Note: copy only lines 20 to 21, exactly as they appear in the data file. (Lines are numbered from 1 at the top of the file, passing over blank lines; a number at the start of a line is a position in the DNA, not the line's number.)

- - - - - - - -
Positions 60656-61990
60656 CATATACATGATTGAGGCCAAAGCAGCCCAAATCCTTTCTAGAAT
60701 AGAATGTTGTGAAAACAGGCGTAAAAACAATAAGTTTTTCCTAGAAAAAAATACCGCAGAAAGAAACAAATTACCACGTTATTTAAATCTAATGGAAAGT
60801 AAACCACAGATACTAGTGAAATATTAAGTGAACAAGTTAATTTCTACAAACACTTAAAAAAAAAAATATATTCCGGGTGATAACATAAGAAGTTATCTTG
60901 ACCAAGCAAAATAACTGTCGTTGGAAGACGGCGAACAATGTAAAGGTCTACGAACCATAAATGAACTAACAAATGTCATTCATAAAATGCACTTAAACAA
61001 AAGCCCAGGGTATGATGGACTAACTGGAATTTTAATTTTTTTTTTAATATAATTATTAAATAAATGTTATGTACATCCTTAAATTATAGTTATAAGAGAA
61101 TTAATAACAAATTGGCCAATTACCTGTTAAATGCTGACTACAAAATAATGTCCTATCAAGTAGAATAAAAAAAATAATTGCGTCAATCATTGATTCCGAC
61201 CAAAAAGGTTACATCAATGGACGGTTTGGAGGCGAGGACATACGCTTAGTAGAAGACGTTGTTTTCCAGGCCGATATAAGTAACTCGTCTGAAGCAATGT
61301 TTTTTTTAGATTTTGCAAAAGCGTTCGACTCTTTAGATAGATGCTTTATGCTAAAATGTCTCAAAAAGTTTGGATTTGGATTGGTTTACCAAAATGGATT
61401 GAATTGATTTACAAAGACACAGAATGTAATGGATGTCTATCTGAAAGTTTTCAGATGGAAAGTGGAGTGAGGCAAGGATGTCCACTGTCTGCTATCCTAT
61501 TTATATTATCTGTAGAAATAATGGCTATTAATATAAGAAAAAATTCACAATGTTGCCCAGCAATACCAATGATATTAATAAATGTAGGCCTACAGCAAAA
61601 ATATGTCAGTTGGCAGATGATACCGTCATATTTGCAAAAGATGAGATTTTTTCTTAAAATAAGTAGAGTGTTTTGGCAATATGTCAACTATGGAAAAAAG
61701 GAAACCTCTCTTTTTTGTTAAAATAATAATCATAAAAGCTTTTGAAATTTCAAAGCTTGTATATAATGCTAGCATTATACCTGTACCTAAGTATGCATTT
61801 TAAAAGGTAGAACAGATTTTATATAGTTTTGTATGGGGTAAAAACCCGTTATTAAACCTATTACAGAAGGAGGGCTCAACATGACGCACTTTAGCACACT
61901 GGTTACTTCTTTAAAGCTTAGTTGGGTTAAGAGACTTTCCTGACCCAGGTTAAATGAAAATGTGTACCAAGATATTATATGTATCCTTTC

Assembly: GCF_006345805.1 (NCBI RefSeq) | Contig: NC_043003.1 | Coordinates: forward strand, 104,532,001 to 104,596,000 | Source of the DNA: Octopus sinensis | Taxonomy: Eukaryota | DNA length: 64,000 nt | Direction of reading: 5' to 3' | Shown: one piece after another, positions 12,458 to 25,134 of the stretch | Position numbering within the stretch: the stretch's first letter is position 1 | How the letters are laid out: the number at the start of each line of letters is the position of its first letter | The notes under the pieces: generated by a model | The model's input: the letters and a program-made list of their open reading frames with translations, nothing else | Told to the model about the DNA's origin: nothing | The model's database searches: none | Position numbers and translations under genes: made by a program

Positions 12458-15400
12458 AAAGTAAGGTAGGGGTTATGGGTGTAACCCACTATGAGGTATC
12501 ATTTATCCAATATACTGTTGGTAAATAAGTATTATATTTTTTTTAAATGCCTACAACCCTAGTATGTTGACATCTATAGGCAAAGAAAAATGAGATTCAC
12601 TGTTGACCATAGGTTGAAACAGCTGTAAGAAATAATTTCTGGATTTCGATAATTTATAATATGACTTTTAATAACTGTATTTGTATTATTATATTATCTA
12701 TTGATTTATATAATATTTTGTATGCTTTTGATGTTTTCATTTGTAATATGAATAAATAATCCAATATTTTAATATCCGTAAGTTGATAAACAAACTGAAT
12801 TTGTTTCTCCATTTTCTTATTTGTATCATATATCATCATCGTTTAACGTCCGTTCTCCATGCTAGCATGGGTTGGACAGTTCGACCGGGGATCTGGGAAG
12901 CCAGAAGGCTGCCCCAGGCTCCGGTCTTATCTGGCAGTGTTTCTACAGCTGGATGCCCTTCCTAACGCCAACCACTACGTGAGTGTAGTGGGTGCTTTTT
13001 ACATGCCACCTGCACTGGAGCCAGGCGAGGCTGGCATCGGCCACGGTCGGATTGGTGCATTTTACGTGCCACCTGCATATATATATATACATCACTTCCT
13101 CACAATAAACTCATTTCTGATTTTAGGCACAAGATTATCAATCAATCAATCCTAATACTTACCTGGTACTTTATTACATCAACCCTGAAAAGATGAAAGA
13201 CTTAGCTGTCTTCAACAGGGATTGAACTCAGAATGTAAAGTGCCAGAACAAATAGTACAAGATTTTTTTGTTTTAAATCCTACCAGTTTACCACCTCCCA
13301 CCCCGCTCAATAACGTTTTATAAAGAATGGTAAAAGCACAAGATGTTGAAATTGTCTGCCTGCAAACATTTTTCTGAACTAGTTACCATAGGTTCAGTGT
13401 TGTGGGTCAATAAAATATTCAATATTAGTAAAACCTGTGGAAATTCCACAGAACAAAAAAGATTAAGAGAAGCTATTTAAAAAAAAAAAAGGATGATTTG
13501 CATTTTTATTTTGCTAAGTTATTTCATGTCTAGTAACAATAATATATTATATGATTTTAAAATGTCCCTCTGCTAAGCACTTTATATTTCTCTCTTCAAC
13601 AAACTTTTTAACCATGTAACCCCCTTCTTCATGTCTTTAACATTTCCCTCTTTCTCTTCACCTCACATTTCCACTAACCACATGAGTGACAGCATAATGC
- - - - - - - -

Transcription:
12601 TGTTGACCATAGGTTGAAACAGCTGTAAGAAATAATTTCTGGATTTCGATAATTTATAATATGACTTTTAATAACTGTATTTGTATTATTATATTATCTA
12701 TTGATTTATATAATATTTTGTATGCTTTTGATGTTTTCATTTGTAATATGAATAAATAATCCAATATTTTAATATCCGTAAGTTGATAAACAAACTGAAT